The Braybrook outlet is just the first of some 150 Masters stores to be opened in the next 5 years, each of which will deliver a unique customer experience, according to CEO Don Stallings.
“Masters is more than just a home improvement and DIY destination – we are offering products, value and service that will really excite our customers about improving their home and quality of living.”
Staff will be trained for a minimum of 100 hours to ensure they exceed customer expectations and know their way around the over 35,000 products. Stallings said other differentiating factors between Masters and its competitors include a clean and comfortable store environment, and air conditioning.
Yesterday however, Stallings gave a clear warning to Masters’ competitors, alleging some have been involved in efforts to lock in suppliers.
According to The Australian, Stallings did not refer to Wesfarmers-owner Bunnings by name, but said the ACCC has been alerted to “inappropriate” behaviour in the hardware industry.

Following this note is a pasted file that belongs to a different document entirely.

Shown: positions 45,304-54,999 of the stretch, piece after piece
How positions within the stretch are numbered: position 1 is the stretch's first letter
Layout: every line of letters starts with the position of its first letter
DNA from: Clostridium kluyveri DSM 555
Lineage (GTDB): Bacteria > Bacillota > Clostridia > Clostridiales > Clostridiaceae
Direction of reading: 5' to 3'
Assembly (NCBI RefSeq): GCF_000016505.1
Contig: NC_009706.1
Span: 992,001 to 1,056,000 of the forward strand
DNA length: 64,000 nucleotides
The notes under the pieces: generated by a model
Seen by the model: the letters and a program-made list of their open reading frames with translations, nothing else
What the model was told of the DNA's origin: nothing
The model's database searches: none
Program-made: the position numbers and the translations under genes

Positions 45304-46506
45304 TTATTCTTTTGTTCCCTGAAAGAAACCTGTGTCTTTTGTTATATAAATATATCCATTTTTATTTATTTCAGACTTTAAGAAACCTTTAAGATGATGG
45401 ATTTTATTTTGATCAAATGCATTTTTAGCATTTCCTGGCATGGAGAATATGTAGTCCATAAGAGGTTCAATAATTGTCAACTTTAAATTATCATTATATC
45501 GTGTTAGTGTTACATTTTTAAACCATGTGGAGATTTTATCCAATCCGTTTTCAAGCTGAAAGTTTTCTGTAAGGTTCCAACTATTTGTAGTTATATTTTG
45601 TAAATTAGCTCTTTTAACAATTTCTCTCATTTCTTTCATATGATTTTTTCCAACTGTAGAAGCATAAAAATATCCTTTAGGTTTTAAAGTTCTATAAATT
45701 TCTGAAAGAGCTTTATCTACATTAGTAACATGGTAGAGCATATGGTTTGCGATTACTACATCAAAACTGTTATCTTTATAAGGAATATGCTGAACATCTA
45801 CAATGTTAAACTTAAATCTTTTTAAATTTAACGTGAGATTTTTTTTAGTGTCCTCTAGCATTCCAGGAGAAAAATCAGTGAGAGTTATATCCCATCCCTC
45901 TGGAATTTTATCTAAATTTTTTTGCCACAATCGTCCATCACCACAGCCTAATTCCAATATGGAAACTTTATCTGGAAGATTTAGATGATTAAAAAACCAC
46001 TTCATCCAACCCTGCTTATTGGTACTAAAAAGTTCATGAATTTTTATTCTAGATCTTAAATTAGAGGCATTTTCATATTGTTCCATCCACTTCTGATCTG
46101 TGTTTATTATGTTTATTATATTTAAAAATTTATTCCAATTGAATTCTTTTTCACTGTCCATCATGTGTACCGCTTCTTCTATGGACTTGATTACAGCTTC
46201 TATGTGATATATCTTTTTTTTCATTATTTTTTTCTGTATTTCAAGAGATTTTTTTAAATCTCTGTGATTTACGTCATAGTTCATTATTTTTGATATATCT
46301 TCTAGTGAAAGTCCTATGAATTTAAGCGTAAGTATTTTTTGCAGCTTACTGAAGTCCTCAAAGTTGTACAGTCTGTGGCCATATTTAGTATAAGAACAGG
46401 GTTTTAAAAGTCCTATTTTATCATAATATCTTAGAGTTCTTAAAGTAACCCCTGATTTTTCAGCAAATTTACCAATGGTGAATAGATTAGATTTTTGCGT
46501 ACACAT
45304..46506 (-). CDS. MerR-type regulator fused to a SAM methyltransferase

He alleged some suppliers, including paint manufacturers, aren’t supplying Masters in fear it would affect their relationship with Bunnings.
“There were some vendors that sell to some of our competitors, not naming any names, that did not sell to us.”
“The ACCC investigates all situations that may occur when somebody crosses the line. I can tell you that where we think somebody is possibly being inappropriate, the ACCC is taking appropriate responsive action.
At the end of last year, Woolworths lodged a complaint with the ACCC about Bunnings, accusing it of unfair dealings with suppliers and of buying property for new stores ahead of Masters entry to the market.
Bunnings CEO John Gillam responded yesterday, saying it has been “completely transparent” in its dealings with suppliers.
“We are very strong in the belief that we have not broken the law in any way.”